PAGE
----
Nami Mowlavi


 Department of Astronomy
 University of Geneva

 Tel: +41 22 37 92 194




My current research mainly focus on stellar variability. It comprises both observational and theoretical aspects. Some of them are described below.

Selected Research Topics

Periodic variable stars

   Variability tree

  Variability tree: the zoo of variable objects (Fig. 1 in Eyer & Mowlavi 2009)

Variable stars can be classified in various types. Among them, periodic variables represent an important category.

The origin of the periodicity can be stellar pulsation, rotation modulation (involving inhomogeneities at the surface of rotating stars), or multiplicity (systems with two or more stars orbiting each other). Each type leads to unique opportunities to study stars. Obviously, the discovery of a new type of variable star is very important.

My research in this area comprises the study of periodic variables in open clusters and of eclipsing binaries in large scale surveys.

Selected publications

  -  Stellar variability in open clusters. I. A new class of variable stars in NGC 3766 (Mowlavi et al. 2013, A&A 554, A108)
ESO Press release
On the interpretation of new late B- and early A-type periodic variable stars in NGC 3766 (Mowlavi et al. 2014, in Putting A Stars into Context, 3-7 June 2013, Moscow, Press-Menu)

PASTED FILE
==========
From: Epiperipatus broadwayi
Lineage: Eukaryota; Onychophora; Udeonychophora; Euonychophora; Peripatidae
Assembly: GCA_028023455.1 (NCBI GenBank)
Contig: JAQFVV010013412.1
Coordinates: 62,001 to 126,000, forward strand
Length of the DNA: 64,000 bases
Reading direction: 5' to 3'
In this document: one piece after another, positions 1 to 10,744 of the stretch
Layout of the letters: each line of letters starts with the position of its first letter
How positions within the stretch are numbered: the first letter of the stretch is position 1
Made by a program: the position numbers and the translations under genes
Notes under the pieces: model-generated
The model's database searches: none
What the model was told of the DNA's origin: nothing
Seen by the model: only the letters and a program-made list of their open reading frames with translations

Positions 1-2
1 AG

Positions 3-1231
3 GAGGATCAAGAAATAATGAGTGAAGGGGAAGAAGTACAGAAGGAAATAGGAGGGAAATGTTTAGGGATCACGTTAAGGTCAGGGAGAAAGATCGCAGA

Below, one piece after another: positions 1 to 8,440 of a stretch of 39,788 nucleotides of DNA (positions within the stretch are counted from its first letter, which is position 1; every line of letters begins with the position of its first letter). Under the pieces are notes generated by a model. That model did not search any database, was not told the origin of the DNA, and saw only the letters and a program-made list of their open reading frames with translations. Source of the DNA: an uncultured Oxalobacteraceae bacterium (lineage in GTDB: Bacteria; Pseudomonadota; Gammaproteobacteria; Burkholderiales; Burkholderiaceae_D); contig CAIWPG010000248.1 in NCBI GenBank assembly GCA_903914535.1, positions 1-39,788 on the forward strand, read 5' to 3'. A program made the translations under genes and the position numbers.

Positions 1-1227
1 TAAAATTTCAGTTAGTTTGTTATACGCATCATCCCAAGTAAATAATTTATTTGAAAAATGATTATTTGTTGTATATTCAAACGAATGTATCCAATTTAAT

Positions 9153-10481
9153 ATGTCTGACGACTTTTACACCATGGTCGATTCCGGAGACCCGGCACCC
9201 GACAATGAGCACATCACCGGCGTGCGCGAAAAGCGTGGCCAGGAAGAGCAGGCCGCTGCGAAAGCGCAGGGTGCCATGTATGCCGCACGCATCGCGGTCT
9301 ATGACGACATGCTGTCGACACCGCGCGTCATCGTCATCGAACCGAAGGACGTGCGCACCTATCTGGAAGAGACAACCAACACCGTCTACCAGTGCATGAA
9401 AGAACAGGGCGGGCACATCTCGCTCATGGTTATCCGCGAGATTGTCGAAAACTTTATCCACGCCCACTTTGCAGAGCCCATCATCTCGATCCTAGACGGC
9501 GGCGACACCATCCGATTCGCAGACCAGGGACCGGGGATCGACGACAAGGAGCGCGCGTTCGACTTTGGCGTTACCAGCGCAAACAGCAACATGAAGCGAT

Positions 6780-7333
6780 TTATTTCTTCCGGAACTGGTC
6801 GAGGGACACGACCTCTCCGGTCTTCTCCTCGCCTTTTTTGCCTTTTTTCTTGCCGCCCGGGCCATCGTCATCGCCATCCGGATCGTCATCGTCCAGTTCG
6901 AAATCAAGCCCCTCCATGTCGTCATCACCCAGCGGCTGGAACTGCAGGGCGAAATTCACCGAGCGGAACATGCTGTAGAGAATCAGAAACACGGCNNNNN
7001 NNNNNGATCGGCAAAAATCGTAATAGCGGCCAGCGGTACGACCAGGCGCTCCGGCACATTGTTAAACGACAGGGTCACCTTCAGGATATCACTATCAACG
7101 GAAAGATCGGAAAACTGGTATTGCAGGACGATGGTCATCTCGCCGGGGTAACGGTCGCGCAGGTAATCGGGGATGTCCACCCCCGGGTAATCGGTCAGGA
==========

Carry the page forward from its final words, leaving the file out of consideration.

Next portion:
On the new late B- and early A-type periodic variable stars (Mowlavi et al. 2014, IAU Symp. 301, 43)

Transient objects

   Example of transients

  Light curves of transient stars showing bursts and outbursts (Fig. 16 in Mowlavi 2014).

Some stars exhibit sudden light curve variations that are limited in time. Those transient behaviors result from specific physical processes such as instabilities (of nuclear or physical origin), mass loss, shocks, or energy dissipation. They occur on time scales from seconds to years, and often (but not always) at unpredicted times.

Searching, identifying and analyzing them is an active field of research using large scale surveys.

Selected publications

  -  Searching transients in large-scale surveys - A method based on the Abbe value (Mowlavi 2014, A&A 568, A78)

Stellar age determinations

   Binary age determination

  Example of age determination of stars in two binary systems (adapted from Fig. 28 of Mowlavi et al. 2012). The continuous lines are isochrones, i.e. locations of models of similar ages.

How old is a star observed in the sky? How much nuclear fuel has it already consumed? How long will it still live? These are some questions we would like to answer for as many stars as possible. The answers are crucial for many aspects of astrophysics, including our understanding of the formation and evolution of our Galaxy.

Stellar age determination can be attempted on single stars, on stars that are part of binary or multiple systems, or on stars belonging to stellar clusters. Accurate grids of stellar model predictions are key inputs for such determinations. Such models are constructed at the Geneva Observatory.

Selected publications

  -  Stellar mass and age determinations - I. Grids of stellar models (Mowlavi et al. 2012, A&A 541, A41)


Selection of large scale surveys used in my research:


Many nights spent observing at   
   Last update: 09 Oct 2014, 7:03